Bus News Features — 29 May 2017

RAC and French technology company Navya has expanded its partnership to facilitate further developments of autonomous vehicles in Australia, NZ and South East Asia.

Navya and RAC joined forces to create the RAC Intellibus and according to Terry Agnew, CEO of RAC, the new deal will see the expansion of trials and increase opportunities for further innovation.

“This exciting collaboration will see RAC coordinate the on-site commissioning of Navya vehicles in Australia, New Zealand, parts of South East Asia and Japan as well as providing a range of technical support services,” Agnew said.

“We are also focussed on continuing to put automated technology to the test to help save lives and stop serious injuries on our roads, with human error estimated to cause around 90 per cent of road crashes.

“With Navya autonomous vehicles being fully electric, this partnership also supports the development of environmentally sustainable transport options into the future.”

Navya CEO Christophe Sapet believes the partnership would expose more people to the technology.

“Navya is successfully delivering an ambitious program to deploy our smart mobility systems all over the world and securing local technical support for our vehicle fleet reinforces Navya’s strong commitment to provide its customers with the best possible services in a timely fashion,” he said.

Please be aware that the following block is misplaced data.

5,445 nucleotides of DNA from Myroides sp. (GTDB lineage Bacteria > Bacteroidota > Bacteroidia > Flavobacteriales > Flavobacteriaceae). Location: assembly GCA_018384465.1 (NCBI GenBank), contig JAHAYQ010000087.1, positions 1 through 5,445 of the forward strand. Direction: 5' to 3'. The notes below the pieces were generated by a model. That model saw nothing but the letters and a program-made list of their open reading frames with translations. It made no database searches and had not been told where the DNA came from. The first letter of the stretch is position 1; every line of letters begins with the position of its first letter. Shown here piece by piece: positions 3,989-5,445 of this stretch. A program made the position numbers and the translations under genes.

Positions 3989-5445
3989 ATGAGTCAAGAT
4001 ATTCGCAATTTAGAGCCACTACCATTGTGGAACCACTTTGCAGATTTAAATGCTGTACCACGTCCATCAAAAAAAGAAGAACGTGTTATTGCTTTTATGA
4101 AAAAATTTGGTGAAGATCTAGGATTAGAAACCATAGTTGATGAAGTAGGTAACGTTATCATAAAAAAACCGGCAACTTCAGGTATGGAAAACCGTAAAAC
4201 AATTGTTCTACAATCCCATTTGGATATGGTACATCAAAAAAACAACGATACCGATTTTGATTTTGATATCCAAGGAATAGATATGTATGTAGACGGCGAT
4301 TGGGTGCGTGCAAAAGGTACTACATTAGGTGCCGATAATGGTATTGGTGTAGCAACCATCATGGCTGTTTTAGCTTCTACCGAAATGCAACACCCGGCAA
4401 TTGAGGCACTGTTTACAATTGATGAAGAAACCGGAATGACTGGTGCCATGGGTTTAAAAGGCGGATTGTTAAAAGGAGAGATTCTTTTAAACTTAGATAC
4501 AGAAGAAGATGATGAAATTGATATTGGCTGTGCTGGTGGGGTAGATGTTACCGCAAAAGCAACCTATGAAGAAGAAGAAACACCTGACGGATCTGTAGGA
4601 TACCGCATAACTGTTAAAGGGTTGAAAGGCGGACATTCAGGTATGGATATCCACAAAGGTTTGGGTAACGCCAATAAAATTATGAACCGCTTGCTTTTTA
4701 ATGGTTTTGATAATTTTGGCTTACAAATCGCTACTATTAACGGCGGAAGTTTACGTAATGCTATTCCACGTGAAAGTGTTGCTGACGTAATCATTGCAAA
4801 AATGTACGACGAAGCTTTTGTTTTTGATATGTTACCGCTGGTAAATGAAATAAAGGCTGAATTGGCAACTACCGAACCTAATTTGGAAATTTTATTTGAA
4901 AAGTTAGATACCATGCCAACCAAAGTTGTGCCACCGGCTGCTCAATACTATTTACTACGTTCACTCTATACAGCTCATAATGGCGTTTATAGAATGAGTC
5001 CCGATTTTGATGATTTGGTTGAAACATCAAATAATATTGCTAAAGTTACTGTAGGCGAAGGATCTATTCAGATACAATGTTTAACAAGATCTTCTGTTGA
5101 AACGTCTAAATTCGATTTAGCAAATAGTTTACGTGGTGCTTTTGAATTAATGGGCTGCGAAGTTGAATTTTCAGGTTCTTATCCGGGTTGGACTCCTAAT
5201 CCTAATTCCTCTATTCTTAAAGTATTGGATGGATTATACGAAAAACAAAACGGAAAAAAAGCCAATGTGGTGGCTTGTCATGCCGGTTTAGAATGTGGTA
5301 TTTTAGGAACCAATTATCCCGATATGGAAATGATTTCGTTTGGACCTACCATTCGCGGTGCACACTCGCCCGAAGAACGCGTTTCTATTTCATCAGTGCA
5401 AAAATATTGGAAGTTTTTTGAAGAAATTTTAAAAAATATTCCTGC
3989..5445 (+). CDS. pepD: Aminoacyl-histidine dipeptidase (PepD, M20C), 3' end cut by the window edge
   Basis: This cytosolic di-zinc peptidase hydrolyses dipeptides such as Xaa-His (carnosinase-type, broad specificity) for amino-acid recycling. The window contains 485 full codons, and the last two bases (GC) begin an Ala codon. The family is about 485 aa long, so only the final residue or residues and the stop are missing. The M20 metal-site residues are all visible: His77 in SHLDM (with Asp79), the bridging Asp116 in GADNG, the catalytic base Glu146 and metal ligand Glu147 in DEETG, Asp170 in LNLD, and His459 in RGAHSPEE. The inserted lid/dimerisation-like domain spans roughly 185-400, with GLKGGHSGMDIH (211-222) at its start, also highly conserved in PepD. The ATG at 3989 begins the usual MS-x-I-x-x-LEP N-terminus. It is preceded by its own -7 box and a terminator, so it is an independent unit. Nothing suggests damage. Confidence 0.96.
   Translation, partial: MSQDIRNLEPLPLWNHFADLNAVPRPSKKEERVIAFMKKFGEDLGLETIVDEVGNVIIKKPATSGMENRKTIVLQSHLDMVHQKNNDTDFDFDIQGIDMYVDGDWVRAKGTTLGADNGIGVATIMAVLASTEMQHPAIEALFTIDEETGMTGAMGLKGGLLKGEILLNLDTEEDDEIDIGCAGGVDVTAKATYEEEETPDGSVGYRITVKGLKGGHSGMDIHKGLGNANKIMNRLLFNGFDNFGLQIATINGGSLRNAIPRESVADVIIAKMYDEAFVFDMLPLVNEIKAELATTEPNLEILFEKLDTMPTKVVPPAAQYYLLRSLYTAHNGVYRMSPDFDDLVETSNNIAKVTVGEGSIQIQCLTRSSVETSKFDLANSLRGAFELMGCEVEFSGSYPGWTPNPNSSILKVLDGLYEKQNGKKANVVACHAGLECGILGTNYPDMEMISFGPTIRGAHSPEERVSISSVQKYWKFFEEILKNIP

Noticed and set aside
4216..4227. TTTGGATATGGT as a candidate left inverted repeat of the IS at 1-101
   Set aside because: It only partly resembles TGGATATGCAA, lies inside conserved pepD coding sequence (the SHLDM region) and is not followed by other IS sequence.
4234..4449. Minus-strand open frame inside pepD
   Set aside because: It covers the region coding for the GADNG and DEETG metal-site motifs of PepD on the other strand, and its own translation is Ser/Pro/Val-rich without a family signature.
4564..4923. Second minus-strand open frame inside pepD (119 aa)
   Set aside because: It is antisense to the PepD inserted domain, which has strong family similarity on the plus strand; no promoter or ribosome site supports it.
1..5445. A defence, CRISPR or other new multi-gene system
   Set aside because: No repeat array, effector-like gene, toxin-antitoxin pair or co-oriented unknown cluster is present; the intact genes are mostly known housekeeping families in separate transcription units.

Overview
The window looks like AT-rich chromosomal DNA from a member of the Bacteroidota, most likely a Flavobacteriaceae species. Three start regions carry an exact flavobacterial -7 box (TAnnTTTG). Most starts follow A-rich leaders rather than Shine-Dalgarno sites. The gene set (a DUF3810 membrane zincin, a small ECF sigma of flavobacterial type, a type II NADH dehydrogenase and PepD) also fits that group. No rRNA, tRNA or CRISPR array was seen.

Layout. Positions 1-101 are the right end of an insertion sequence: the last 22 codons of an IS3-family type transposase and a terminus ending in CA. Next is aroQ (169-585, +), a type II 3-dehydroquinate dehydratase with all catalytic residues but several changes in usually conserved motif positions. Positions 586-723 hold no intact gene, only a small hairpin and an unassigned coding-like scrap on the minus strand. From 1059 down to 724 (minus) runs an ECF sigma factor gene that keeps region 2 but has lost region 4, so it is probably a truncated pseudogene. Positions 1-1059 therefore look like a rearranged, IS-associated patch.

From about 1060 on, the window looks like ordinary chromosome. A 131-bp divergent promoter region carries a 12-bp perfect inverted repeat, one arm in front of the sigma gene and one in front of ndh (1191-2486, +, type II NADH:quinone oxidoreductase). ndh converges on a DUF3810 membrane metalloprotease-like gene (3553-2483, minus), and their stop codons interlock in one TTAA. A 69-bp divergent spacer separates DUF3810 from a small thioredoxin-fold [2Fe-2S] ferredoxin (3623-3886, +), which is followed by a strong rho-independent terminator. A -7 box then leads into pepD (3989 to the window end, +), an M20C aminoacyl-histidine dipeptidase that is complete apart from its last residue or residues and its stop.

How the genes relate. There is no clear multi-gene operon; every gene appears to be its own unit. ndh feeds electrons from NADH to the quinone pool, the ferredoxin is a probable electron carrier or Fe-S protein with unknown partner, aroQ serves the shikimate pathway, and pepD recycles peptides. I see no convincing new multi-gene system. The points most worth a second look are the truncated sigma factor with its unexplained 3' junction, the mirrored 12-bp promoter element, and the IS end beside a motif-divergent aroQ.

“RAC is already trialling Navya vehicles in Western Australia and the partnership provides the potential for driverless vehicles to be operated in different environments across Australia and also internationally, including New Zealand, South East Asia and Japan.”

In an Australian first, RAC, with the support of the WA State Government, launched the RAC Intellibus in South Perth in August 2016, with more than 7,000 people registering to take part in the trial so far. The driverless, electric shuttle is designed to complement the existing public transport network by transporting passengers across the first and last mile.

“A longstanding objective of launching Australia’s first driverless vehicle trial in South Perth is to encourage and develop further trials, build research and also encourage wider collaboration. Ultimately our aim is to increase the understanding of how driverless vehicles can be integrated in to our transport system, and how they could best benefit the community,” Agnew said.

“As one of the most progressive shuttle trials in the world, every aspect of the RAC Intellibus project has been aimed at enhancing our experience and understanding of driverless technology.  We’re continuing our own trials in WA, also contributing to a number of national working groups and research initiatives, and assisting with the development of policy to help ensure Australia is ready for the inevitable arrival of driverless vehicles.

“The more government, industry and the public all learn about and engage with driverless vehicles, the more prepared we will be to transition them on to our roads.”

 

 

 

Share